Maziah Palace

The Historical Seat of the Sultanate

Once the seat of the Sultanate, today Istana Maziah is used for royal celebrations and ceremonies only. And there are plans to turn into a museum in the future. The Istana sits strategically near the river, the Syahbandar Square and below the famous Bukit Puteri and this gives it accessibility to the locals and visitors alike. In front of the Istana is the Royal Arch, which was built to commemorate the installation of the present Sultan’s father, Sultan Mahmud Al Muktafi-billah Shah in 1980. The arch is made of marble and and steel and the top is a sculpture of the Royal Emblem coated in gold colours. Beyond that is the old original arch with a viewing tower at the top and marks the entrance to the Istana.


Istana Maziah, built in the late 19th Century, is one of the oldest palaces still in use in Kuala Terengganu, It was built after a fire destroyed the original palace on this site, called Istana Hijau, which was built by Sultan Omar in 1870. After the fire, Sultan Zainal Abidin III commissioned a new palace to be built in 1897, but its construction was slow due to lack of funds until it was finally ready in 1903.


The Istana Maziah complex in the days of Sultan Omar and Zainal Abidin III was linked at the back by a set of rumah tele or mini palaces that were used for the extended Royal Family. The “rumah tele” were all linked by overhead bridges as a safety measure, which saved the ladies of the house from venturing to ground level and being seen by the public.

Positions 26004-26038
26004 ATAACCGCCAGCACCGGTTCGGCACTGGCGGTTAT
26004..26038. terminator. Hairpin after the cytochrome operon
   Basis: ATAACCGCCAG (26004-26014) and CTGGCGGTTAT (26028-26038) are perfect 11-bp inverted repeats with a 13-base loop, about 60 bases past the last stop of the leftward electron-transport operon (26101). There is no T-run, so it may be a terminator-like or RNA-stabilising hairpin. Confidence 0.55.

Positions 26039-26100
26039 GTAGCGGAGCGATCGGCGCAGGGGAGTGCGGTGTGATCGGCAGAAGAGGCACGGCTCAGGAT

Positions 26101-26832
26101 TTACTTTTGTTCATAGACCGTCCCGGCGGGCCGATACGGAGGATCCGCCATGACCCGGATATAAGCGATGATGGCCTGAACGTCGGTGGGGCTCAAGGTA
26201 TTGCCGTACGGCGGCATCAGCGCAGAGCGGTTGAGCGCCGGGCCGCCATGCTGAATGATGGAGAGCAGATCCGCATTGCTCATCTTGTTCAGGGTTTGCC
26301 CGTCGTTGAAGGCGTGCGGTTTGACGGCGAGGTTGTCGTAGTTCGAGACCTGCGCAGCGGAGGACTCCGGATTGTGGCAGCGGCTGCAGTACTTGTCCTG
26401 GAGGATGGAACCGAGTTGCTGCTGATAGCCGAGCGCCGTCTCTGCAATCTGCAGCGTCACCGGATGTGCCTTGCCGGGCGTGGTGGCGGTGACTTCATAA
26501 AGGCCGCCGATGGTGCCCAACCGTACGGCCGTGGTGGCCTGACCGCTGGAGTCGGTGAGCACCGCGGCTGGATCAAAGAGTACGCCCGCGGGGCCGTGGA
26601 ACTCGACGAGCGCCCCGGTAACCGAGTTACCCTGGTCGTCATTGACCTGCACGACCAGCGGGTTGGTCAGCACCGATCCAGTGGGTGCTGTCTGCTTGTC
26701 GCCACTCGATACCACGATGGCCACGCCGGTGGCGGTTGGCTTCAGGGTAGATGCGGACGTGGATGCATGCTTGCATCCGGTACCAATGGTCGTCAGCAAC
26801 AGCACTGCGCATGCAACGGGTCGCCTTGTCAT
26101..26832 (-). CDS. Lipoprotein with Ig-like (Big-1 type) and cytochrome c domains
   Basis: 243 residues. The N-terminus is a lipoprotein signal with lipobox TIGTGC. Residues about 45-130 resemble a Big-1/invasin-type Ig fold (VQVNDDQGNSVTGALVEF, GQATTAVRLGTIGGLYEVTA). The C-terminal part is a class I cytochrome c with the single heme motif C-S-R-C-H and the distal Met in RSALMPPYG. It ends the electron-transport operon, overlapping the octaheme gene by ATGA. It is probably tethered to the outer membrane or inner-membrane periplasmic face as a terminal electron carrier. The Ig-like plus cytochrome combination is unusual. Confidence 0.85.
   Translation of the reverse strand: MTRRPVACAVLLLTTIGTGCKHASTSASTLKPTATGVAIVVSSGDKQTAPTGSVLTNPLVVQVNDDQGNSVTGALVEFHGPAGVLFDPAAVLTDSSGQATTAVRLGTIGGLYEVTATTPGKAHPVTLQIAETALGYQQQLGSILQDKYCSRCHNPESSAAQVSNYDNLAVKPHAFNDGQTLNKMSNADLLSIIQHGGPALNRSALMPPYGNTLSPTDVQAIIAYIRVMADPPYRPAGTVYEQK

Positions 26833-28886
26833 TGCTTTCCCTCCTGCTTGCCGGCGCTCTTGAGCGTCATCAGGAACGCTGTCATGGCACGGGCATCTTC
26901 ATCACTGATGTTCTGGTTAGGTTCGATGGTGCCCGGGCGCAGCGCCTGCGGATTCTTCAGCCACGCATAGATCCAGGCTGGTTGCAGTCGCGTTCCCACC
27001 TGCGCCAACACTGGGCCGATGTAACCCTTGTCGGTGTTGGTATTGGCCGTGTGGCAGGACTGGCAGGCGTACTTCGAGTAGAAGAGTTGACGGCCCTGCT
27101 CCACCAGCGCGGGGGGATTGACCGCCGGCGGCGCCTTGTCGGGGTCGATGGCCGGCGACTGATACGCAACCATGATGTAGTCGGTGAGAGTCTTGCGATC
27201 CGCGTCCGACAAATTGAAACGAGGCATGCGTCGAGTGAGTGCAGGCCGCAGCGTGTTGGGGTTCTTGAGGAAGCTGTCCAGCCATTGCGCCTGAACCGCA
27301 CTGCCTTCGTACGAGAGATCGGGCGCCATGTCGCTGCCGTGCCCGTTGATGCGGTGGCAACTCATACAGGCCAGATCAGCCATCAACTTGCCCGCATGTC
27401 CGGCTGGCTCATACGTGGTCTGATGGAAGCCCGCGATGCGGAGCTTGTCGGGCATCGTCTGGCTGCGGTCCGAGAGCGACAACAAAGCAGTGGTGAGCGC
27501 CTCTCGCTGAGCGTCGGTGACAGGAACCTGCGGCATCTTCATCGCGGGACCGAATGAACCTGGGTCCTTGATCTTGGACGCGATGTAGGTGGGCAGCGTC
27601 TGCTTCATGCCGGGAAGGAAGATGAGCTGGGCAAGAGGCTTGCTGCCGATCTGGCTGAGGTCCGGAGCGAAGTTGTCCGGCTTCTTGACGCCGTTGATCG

Today, the rumah tele are no more (except for one, which now stands at the State Museum outdoor display section) but there are still some remnants left of the original palace complex now known as “Dalam Kota”. Istana Maziah had seen some renovations since it was first built and during the reign of Sultan Sulaiman until the present Sultan, it was used solely for royal ceremonies such as installations of a new Sultan and birthday investiture ceremonies. Today it lies empty with occasional royal events taking place. There are plans to turn it into a Royal Museum to be opened to the public in the future.


The architecture of Istana Maziah drew inspiration from French and European designs with local wood carvings used for its interiors and placed above the doors and windows for not only its aesthetics but also as natural ventilation. The foundation of the Istana was built from a mixture of chalk, clay, sand salts, egg whites, lime and honey and remains strong to this day.